Lizrael, princess of the rood.

My commute has become significantly more interesting. Not much longer, thankfully, but definitely more interesting.

It now involves driving through a few kilometers of the West Bank; I can hear some of you cursing me out while some of you are cheering me on. I’ll choose to ignore both reactions for now. I don’t think much about politics as I go through it; the goal is to get to work more than anything else.

Anyway, we pass a Palestinian sherut ‘depot’ on the way to the tunnels. Same concept as Israeli taxis, it’s just the license plates are green and the writing is in Arabic… for the most part.

What was funny today was that one of the sheruts was named… I mean, I come from the States where people name their cars, trucks and boats… Even their houses… But I liked the name of this one in particular:

Palestinian sherut

Yafa The Princess of the Rood

A man should love his mode of transportation, especially if it’s also his livelihood. I’m assuming that yafa means the same in Arabic as it does in Hebrew, which is beautiful (I’m told that yafa is actually not an Arabic word and that the driver probably meant it in Hebrew… which is kind of funnier).

My husband wondered what they’d say if he painted our car yellow and he wandered over with a pack of cigarettes and a box of donuts and started chatting with them.

I replied, it’s probably not time for that yet. It’s also not our car.

Public service announcement: better sherut!

Today I was on the 18, on the way to the bus station in Jerusalem. As the bus pulled up past the Beit Shemesh sherut que, I couldn’t help but daydream of a time, one day, when Jerusalem would have a better sherut system.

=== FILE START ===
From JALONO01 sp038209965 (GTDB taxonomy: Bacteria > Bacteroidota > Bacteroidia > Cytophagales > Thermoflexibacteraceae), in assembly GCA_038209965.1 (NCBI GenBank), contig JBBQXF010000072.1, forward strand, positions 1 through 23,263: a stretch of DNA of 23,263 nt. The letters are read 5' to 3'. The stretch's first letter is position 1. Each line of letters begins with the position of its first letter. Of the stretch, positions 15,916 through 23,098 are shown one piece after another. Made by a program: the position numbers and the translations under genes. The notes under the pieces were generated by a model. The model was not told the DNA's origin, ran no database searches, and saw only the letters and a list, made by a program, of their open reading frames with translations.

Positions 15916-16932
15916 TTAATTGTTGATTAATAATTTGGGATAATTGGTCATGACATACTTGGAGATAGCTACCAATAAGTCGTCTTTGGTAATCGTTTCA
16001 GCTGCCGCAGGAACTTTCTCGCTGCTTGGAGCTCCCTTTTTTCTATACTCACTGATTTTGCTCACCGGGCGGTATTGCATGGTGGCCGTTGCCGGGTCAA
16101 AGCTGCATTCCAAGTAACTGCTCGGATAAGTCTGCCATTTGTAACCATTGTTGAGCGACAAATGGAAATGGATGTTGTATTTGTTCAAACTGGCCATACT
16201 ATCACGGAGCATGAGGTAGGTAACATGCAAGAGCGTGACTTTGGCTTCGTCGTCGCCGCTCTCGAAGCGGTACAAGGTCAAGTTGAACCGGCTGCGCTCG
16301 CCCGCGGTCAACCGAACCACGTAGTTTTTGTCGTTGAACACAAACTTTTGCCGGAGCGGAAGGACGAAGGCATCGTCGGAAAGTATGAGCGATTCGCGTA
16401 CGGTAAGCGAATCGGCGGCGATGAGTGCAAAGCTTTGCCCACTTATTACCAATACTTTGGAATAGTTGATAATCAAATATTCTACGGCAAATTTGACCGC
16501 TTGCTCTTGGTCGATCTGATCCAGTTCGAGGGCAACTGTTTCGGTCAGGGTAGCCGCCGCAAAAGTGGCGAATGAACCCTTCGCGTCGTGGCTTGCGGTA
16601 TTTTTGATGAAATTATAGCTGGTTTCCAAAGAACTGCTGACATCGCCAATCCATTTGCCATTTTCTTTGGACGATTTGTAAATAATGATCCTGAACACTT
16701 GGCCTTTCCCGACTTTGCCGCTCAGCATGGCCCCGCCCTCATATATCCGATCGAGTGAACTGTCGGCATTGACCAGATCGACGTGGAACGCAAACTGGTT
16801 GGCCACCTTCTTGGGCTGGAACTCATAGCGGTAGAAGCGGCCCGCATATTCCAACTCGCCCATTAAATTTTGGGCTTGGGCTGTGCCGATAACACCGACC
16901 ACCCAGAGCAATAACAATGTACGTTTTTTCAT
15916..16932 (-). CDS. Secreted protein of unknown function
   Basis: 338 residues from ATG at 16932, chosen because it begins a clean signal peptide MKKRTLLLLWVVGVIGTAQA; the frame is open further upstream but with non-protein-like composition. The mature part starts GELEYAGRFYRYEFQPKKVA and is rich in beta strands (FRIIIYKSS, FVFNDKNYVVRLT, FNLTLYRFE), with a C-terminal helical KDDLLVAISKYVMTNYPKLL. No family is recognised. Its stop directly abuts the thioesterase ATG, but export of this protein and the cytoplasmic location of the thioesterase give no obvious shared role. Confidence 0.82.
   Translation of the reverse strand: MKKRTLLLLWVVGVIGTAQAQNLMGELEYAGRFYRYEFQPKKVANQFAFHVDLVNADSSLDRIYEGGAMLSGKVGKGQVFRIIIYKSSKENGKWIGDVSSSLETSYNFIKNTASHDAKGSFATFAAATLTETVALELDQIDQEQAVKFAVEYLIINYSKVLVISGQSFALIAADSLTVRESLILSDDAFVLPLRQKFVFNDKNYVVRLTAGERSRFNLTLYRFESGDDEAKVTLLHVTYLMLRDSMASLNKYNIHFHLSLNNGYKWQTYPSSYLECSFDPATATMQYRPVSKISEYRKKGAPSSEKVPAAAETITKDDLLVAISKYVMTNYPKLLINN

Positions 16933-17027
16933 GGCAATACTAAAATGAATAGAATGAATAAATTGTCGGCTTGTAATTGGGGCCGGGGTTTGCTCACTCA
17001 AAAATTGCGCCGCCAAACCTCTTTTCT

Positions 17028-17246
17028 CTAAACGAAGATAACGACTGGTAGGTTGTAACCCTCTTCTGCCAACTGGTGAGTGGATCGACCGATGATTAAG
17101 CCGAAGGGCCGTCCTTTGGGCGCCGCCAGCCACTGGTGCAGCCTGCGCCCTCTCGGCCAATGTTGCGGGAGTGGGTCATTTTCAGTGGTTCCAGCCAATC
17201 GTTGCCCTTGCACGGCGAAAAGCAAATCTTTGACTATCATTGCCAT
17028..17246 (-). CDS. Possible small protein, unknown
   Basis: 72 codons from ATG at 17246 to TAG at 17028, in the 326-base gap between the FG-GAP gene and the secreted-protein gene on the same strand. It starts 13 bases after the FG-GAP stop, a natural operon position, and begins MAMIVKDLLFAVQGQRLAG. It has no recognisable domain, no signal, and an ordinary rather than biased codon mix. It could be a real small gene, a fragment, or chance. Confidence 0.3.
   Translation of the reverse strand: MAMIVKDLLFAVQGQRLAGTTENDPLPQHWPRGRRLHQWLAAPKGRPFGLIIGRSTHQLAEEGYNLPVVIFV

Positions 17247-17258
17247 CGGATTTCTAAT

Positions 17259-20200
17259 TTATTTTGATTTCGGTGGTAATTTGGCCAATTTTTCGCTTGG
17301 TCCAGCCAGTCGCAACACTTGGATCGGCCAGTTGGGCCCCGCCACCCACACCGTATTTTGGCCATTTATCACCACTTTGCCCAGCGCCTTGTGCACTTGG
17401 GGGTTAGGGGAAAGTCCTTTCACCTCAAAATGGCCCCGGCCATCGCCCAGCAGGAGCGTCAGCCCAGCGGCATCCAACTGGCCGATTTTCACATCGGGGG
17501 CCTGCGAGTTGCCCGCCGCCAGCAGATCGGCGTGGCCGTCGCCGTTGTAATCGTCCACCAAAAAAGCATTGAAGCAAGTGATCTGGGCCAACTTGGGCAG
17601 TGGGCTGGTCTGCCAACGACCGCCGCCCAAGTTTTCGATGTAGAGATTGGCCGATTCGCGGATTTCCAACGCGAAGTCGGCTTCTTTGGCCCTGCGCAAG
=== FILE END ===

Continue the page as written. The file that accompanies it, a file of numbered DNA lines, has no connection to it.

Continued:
Sherut literally means service, but I can’t help but feel like they are not doing their best ’round these parts. In Jerusalem, there are three kinds of sherut-taxis you can take – Tel Aviv, located off Yaffo in town, Beit Shemesh, at the bus station, and Bnei Brak, up Strauss.

Why can’t there be a depot? Like in Tel Aviv, wouldn’t it make more sense if they were all located outside the bus station, so that if you miss your bus, you could catch one there? (Actually, I realize having them spread out makes sense but I do think their ought to be a link to the bus station. It’s central, it’s logical.)

Waiting in line for security after getting off the 18, I kept hearing this voice in the background, shouting in the middle of the street. Finally I realized what it was saying: “Tel Aviv! Moniyot sherut! Tel Aviv!”

An alternative sherut service to Tel Aviv has been started across the street from the bus station by Kaviim bus lines. Now I just need for the Bnei Brak one to come out of hiding on Strauss and I’m set to go.